Tuesday, September 06, 2005

Author profile: Stanley Elkin

Not long ago, a friend gave me a copy of Stanley Elkin’s novel A Bad Man. I’d never heard of him before; a number of his books have been republished by Dalkey Archive Press, but they’re not easily found everywhere. On the cover of the Avon trade paperback edition is, strangely, a quote taken from the novel itself:

They came to a last steel door. The guard moved Feldman against the wall with the muzzle of his machine gun. “Fix your tie,” he said, “or I’ll kill you.”
I’ve never been crazy about this kind of ad hype, but... that’s a good one.

A Bad Man concerns Leo Feldman, a department store owner whose obsessive need to provide everything (everything) for his customers eventually lands him in prison.

That’s about all the plot summary that can be managed, because Elkin’s narrative weaves off the tracks of reality around page 10 and realigns itself every once in a while, just to catch its breath. The prison is run by a Byzantine permission system that changes from inmate to inmate (and guard to guard). Feldman, upon arrival, is dressed in a blue “fool’s suit” (thus identifying him as a bad man); later he finds himself amidst a dinner party hosted by the warden; even later, he finds himself amidst the warden’s wife. Said warden reigns, godlike, over the prison, and seems to have chosen Feldman to be his special project.

It’s all very strange, and gloriously well-done at that; Elkin’s prose zigzags and corkscrews, his language sharp, his images startling:
There was only the breathing in all the cells. It was a sustained, continuous sigh, the men’s breath going and coming like hissed, sibilant wind. Somewhere down the cellblock he heard a toilet flush. Someone wrenched up phlegm from a sour throat. In their sleep men turned uncomfortably on their narrow cots. Rolling, they groaned. He heard farts, coughs, the clipped, telescoped declarations of dreamed speech. No one was escaping. All cells were locked. They were cornered, all of them. No one could get in.
Elkin was born in New York City in 1930, and apparently suffered from multiple sclerosis for most of his adult life (he died in 1995). Indeed, an attitude that one's own body is the worst prison imaginable permeates: there’s a lengthy sequence in A Bad Man where Feldman straps himself into an electric chair, in a desperate attempt to do what he thinks is the warden’s bidding. Issues of morality and ideology are Elkin’s primary concern; his characters are their own worst enemies, especially when imprisoned, with no one but themselves to answer to.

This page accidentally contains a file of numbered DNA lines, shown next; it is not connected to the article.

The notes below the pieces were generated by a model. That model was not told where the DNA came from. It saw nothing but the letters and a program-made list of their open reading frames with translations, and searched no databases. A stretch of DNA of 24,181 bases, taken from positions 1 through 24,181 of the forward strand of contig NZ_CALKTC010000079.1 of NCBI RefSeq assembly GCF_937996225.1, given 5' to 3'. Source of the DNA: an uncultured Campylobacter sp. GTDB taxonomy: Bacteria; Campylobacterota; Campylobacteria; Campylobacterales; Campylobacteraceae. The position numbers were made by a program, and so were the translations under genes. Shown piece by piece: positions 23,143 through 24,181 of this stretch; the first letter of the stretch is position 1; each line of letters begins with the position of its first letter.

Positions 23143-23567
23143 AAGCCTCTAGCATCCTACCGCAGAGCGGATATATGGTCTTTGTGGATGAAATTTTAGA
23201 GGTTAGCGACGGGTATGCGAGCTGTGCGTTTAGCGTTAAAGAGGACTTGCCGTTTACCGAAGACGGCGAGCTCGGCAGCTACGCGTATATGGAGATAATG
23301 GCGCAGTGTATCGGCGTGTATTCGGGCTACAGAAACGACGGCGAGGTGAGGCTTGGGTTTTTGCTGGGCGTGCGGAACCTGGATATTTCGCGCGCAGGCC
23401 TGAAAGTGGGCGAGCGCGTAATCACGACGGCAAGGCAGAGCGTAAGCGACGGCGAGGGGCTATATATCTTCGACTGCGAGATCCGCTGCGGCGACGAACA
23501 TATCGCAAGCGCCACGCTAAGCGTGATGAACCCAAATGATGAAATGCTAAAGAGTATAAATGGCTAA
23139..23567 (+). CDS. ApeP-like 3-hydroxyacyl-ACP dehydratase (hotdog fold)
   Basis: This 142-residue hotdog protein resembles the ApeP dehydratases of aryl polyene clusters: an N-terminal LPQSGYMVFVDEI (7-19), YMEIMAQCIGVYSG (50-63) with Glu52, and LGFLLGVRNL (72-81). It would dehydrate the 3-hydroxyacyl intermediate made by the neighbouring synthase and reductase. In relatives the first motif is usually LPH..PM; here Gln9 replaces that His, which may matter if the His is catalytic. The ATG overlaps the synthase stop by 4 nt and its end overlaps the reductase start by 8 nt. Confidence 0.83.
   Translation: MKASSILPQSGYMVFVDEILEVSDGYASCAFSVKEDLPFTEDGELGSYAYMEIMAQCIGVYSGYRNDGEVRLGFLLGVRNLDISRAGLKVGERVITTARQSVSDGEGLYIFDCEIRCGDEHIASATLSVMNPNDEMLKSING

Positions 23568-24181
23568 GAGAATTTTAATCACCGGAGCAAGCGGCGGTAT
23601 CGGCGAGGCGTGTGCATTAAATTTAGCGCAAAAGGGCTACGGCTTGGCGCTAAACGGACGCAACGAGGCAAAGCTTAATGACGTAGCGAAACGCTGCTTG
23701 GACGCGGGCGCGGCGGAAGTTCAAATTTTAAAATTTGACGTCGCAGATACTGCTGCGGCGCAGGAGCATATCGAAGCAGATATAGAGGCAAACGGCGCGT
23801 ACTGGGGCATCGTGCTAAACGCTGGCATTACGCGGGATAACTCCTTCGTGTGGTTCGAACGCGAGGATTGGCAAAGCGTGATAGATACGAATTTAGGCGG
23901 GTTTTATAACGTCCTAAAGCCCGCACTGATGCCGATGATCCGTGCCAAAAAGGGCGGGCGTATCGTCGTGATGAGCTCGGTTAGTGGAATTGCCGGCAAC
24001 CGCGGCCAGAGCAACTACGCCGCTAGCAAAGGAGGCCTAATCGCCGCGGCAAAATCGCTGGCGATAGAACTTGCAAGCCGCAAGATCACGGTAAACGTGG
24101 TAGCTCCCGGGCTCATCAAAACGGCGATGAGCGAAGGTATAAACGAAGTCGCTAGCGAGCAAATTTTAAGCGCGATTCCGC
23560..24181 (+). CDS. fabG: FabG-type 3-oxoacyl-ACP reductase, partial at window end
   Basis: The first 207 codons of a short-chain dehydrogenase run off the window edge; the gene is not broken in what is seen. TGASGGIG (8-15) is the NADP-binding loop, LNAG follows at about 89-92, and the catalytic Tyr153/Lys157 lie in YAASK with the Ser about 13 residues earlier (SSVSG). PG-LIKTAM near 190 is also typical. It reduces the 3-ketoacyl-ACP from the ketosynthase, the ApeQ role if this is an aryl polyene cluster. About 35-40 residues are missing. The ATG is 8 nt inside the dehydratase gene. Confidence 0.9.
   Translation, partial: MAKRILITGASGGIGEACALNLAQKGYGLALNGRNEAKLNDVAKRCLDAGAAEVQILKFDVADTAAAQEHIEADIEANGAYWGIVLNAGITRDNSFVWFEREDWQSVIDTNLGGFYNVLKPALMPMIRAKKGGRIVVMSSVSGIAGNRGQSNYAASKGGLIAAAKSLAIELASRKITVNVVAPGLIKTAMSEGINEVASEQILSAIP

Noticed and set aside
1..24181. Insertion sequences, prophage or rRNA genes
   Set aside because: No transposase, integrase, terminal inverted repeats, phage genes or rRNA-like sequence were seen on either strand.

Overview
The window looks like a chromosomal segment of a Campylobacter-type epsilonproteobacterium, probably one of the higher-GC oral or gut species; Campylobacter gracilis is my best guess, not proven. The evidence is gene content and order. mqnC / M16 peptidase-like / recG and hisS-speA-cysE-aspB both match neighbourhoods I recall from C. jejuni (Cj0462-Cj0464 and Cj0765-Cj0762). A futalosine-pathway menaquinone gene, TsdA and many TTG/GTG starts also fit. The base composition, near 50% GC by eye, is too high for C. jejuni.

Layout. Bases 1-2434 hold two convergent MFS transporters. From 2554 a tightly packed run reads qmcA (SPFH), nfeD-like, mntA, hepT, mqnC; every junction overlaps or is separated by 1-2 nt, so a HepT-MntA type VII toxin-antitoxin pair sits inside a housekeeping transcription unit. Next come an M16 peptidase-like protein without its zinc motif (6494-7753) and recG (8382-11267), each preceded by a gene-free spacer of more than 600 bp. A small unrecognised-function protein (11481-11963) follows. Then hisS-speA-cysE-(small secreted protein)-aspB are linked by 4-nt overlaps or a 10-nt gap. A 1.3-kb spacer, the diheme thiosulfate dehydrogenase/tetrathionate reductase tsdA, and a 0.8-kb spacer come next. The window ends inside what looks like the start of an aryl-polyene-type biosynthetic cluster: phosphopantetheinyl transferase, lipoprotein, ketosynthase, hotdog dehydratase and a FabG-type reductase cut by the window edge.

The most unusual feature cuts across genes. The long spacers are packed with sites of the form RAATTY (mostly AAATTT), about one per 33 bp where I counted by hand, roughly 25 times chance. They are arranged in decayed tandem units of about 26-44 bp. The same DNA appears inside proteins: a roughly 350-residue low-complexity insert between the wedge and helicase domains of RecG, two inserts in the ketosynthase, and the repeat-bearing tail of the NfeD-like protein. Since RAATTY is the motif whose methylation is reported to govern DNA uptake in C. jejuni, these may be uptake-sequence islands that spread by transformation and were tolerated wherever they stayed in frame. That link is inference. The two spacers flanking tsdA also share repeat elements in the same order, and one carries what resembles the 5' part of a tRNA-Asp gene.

And the writing! Oh, my, the writing. Funny, prickly, cynical, outlandish. Elkin is a writer’s writer, in the sense that plot takes a backseat to the prismatic expression of ideas. He taught at Washington University in St. Louis, Missouri until his death, and like his contemporaries he viewed the style of the 19th-century novel to be hopelessly out of date in a culture where the threat of total global annihilation is very real. He’s one of those writers whose technique is stronger than his storytelling; you don’t necessarily care what he’s saying, but how he’s saying it. Surrealistic touches in an Elkin novel aren’t as gimmicky as they might be in one by, say, Tom Robbins; Elkin crawls right down to his characters’ levels, however low they might be, and sees, through their eyes, a world run mad by order.


Boswell: A Modern Comedy (1964)
A Bad Man (1965)
Criers and Kibitzers, Kibitzers and Criers: Stories (1966)
The Dick Gibson Show (1970)
Searches and Seizures: Three Novellas (1973)
The Franchiser (1976)
The Coffee Room (1978) (radio play)
The Living End (1979)
George Mills (1982)
Early Elkin (1985)
The Magic Kingdom (1985)
The Rabbi of Lud (1987)
The Six-Year-Old Man (1988)
The MacGuffin (1991)
Pieces of Soap: Essays (1992)
Van Gogh’s Room at Arles: Three Novellas (1992)
Mrs. Ted Bliss (1995)

Further resources:

“Reading Stanley Elkin” by Rick Moody
September 1974 interview with Stanley Elkin from The Paris Review (PDF)
Encarta entry on Stanley Elkin

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